Coggeshall’s Architectural History – Part One

On a recent trip away we based ourselves in Coggeshall as a convenient place to stay for a visit to Colchester Zoo (blog post to follow). To our surprise we found it to have many interesting buildings and places to visit in its own right (including two National Trust properties – Paycocke’s House and Garden and the Grange Barn) and what was quoted to me as being over 200 listed buildings.

Coggeshall is mentioned in the Domesday Book and the area has been settled since the Saxon period, if not earlier. The main trades were wool and then cloth, silk and velvet – the sign above depicts a weaver and his loom. Exactly what the name “Coggeshall” means seems to be a hot point for debate.

We stayed at the White Hart which we would 100% recommend. Friendly staff, quiet, comfortable rooms and the food for both breakfasts and dinners was fantastic and good value for money.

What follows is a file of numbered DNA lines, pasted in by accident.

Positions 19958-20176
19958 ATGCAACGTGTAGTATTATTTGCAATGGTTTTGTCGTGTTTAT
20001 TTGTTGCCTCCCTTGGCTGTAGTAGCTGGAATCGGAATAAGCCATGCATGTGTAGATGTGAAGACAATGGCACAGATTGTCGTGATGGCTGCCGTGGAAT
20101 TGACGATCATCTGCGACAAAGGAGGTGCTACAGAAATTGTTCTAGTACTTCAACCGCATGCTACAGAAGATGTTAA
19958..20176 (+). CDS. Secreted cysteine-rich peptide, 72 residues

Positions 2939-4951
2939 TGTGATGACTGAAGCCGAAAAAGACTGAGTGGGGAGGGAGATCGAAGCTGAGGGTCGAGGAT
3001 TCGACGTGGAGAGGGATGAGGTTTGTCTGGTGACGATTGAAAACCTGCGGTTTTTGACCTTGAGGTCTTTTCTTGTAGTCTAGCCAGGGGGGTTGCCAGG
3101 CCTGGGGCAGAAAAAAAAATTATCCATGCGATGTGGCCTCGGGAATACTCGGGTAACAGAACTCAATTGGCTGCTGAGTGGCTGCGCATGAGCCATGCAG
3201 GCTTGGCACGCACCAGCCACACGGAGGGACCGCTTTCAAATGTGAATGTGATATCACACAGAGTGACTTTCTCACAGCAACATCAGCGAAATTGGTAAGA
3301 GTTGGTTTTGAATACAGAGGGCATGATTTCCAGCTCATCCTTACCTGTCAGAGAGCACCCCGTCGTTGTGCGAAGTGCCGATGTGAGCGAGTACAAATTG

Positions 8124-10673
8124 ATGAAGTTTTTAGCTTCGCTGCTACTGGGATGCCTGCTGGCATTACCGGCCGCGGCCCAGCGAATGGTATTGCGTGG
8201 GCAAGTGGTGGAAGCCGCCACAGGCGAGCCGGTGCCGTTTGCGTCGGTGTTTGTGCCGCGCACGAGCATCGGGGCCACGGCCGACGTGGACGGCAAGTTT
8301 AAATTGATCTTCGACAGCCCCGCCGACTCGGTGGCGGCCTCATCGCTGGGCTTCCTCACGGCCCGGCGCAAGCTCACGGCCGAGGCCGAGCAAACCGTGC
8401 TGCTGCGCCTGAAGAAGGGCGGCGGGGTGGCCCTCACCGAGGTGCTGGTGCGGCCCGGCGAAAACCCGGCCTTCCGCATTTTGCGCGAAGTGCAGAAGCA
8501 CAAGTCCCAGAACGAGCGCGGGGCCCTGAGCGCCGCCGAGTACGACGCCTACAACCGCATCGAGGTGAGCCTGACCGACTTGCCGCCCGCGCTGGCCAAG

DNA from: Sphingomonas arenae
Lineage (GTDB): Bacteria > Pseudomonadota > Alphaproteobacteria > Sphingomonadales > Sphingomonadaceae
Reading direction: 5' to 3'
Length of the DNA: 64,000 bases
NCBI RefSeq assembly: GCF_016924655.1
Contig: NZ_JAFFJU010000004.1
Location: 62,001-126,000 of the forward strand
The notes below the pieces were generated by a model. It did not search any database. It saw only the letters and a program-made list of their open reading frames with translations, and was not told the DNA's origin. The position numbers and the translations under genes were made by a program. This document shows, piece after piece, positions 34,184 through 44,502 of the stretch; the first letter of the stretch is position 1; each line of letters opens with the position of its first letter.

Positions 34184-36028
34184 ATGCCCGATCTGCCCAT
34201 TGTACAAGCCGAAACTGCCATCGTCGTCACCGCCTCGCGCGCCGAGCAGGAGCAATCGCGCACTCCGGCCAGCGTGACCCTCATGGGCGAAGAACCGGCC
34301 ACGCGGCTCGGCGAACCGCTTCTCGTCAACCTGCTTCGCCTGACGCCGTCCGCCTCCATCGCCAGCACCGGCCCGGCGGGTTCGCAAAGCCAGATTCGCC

Parts of the hotel date from the 15th century and it used to be the only staging post between Colchester and Braintree.

Other notable buildings include the striking Clock House and Clock Tower, below. The Clock House dates from the 14th century and by the 18th century it was being used as a schoolroom to educate poor children, using money that had been left by Sir Robert Hitcham. The Clock Tower was added in 1787 as a replacement for a clock that had stood in the middle of Market Hill which was demolished that same year. It was restored to commemorate Queen Victoria’s Golden Jubilee in 1887.

Another interesting building is that of The Woolpack Inn. A Grade I listed building it was built in the 15th century and although the original owner isn’t known, in 1672 it was used as a chapel by Reverend Thomas Lowrey who had been ejected from the Church of England after the Reformation. It didn’t become a pub until 1708.

You can find more photos of Coggeshall here.

Categories: Coggeshall, England, Essex | Tags: , , , , , , | 3 Comments

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3 thoughts on “Coggeshall’s Architectural History – Part One

  1. such a pretty town!

    Liked by 1 person

  2. Pingback: Coggeshall’s Architectural History – Part Two | Louise Jayne's Blog

  3. Pingback: A Page in the Life of Joseph Bufton: Murder, Robbery and New Church Pews | the many-headed monster

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